niagara  006niagara  003niagara  007Niagara Falls is actually three waterfalls, American Falls and Bridal Veil Falls on the American side, and Horseshoe Falls on the Canadian side.

Walking into the park from the parking lot on the American side, I was surprised to immediately hear the sound of the falls, and to actually see them shortly after that.  I’m used to hiking to waterfalls and had no idea what to expect.  But this area is very developed with a sidewalk along the side of the Niagara River and by the waterfall, parking lots, gift shops etc.

niagara  004In spite of the highly developed surroundings, the falls are a very impressive sight.  The sound alone makes you appreciate the power of the water tumbling down from the river.   And the rapids just above the falls are pretty impressive as well.  But at times the falls seem surreal in this “theme-park” like setting.niagara  015

niagara  010We purchased tickets for the Cave of the Winds, one of the “attractions”.  The name of the attraction refers to a cave that collapsed years ago.  The attraction now includes an elevator ride down to a series of walkways designed for a very close look and feel of the American and Bridal Veil Falls. niagara  014

The highest portion of the boardwalk is about ten feet from Bridal Veil Falls.  And since the walkways would be damaged by ice in winter they are torn down and rebuilt every season!niagara  013niagara  012

A rain poncho and rubber sandals (mandatory) are included with the entry to Cave of the Winds, but I highly recommend wearing a rain jacket underneath the poncho.  If you climb to the top walkway, it’s a very, very wet experience, so it’s also important to be mindful of camera equipment.niagara  009niagara  008

niagara  016niagara  017It was a very cloudy day but we signed up to go out on “Maid of the Mist” boat cruise anyway, a longtime tradition at Niagara Falls. niagara  040

niagara  018niagara  019niagara  020These boats cruise past the American and Bridal Veil Falls (too rocky to get too close to), and over to the Canadian side, where the boat stops for a few exhilarating minutes right in front of Horseshoe Falls.  Horseshoe Falls are known for the mist they generate, sometimes creating a cloud above the waterfall.niagara  022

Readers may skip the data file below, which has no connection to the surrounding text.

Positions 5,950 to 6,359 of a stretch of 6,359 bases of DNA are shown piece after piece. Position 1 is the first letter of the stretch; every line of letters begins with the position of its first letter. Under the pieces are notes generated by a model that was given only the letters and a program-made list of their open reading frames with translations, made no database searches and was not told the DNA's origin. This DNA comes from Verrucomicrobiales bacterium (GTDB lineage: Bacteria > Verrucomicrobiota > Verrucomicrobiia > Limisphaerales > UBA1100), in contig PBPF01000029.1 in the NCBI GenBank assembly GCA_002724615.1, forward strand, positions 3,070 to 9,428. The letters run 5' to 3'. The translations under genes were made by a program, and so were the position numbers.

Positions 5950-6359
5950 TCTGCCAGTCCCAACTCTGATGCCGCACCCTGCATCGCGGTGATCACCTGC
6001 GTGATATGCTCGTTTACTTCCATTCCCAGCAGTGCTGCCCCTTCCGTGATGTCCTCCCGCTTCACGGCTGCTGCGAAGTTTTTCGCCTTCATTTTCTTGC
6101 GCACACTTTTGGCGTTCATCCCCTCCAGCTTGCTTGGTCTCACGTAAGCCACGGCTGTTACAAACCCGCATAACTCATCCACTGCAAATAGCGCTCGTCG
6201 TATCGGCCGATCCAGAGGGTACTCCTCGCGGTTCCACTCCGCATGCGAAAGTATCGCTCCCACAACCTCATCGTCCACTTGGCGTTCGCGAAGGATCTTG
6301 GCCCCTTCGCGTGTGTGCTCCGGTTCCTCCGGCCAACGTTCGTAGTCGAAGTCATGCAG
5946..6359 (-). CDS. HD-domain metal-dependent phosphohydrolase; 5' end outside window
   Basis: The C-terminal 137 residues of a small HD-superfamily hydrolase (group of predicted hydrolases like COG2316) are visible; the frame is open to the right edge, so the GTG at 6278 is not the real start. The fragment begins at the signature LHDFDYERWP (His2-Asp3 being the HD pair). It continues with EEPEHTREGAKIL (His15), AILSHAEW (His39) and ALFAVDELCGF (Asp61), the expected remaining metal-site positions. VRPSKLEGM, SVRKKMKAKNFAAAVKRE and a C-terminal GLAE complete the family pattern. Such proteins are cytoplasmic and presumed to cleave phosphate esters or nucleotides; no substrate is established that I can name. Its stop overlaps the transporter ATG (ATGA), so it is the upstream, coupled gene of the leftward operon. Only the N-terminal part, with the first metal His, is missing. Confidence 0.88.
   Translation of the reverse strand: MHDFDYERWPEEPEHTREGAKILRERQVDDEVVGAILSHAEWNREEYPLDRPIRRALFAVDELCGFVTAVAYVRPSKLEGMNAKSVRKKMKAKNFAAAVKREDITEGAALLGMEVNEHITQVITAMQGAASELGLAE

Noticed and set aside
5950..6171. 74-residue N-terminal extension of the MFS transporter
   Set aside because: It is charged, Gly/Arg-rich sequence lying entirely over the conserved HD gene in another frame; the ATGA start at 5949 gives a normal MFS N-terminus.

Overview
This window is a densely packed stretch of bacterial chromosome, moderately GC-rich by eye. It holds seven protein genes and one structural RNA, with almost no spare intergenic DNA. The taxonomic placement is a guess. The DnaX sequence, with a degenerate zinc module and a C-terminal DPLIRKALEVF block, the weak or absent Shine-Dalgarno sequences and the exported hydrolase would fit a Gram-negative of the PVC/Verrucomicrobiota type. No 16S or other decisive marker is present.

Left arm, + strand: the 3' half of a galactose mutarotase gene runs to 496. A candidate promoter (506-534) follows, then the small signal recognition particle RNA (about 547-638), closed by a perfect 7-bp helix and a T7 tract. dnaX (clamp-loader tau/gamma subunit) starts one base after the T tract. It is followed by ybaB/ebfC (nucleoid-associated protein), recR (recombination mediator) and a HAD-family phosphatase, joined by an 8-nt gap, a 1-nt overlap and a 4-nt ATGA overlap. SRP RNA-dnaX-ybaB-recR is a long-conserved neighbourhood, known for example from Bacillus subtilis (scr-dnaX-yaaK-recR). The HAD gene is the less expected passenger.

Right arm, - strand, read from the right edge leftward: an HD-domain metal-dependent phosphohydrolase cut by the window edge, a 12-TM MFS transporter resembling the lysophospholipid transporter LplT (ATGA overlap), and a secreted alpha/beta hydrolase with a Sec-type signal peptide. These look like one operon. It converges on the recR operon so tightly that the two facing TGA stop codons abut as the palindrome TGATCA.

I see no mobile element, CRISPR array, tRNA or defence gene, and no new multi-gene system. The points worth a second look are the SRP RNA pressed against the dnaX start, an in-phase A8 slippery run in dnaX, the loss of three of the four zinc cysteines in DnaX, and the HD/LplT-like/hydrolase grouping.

It’s relatively short, but highly recommended.  And in spite of the ponchos you WILL get absolutely drenched.  So plan accordingly.niagara  021

niagara  023Maid of the Mist boats leave from both the American and Canadian side and have the same exact route, but the tickets from the American side are a little less expensive.niagara  025

While on the boat, we heard the “Miracle of Niagara” story of a boy who’d fallen off a boat above the rapids (there is literally a line way up river where the water goes from calm to rapids).   He came down the rapids and falls unprotected except for a life vest and was rescued by someone on the Maid of the Mist.  And survived.   Unbelievable.niagara  026

A tradition of people who intentionally went down the falls started in 1829 when someone who called himself “the Yankee Leapster” jumped from a high tower to the gorge below the falls and survived.  Then, in 1901, a 63 year old teacher was the first person to go over the falls in a barrel.  It was a publicity stunt and she survived.niagara  049

niagara  029niagara  050niagara  048We’d heard that the views from the bridge across to Canada and from the Canadian side were even better than the views from the American side.  So the next day, we walked over to Canada across the bridge, figuring that going through immigration and customs on foot would be much easier than doing so in a car.  Especially since we always carry a lot of “stuff” piled up in our car.

And we were right, after the approximately ¼ mile walk across the bridge, it only took a couple of minutes to get through immigration.  And there were some great views from the bridge.  Not to mention that “walking to Canada” was kind of cool.

There is a bus you can take that tours the falls and a couple of other sites, it’s one of those “hop on, hop off” affairs.  We didn’t want to pay extra for stuff we weren’t going to see, so we took the approximately one mile walk over to Horseshoe Falls.niagara  051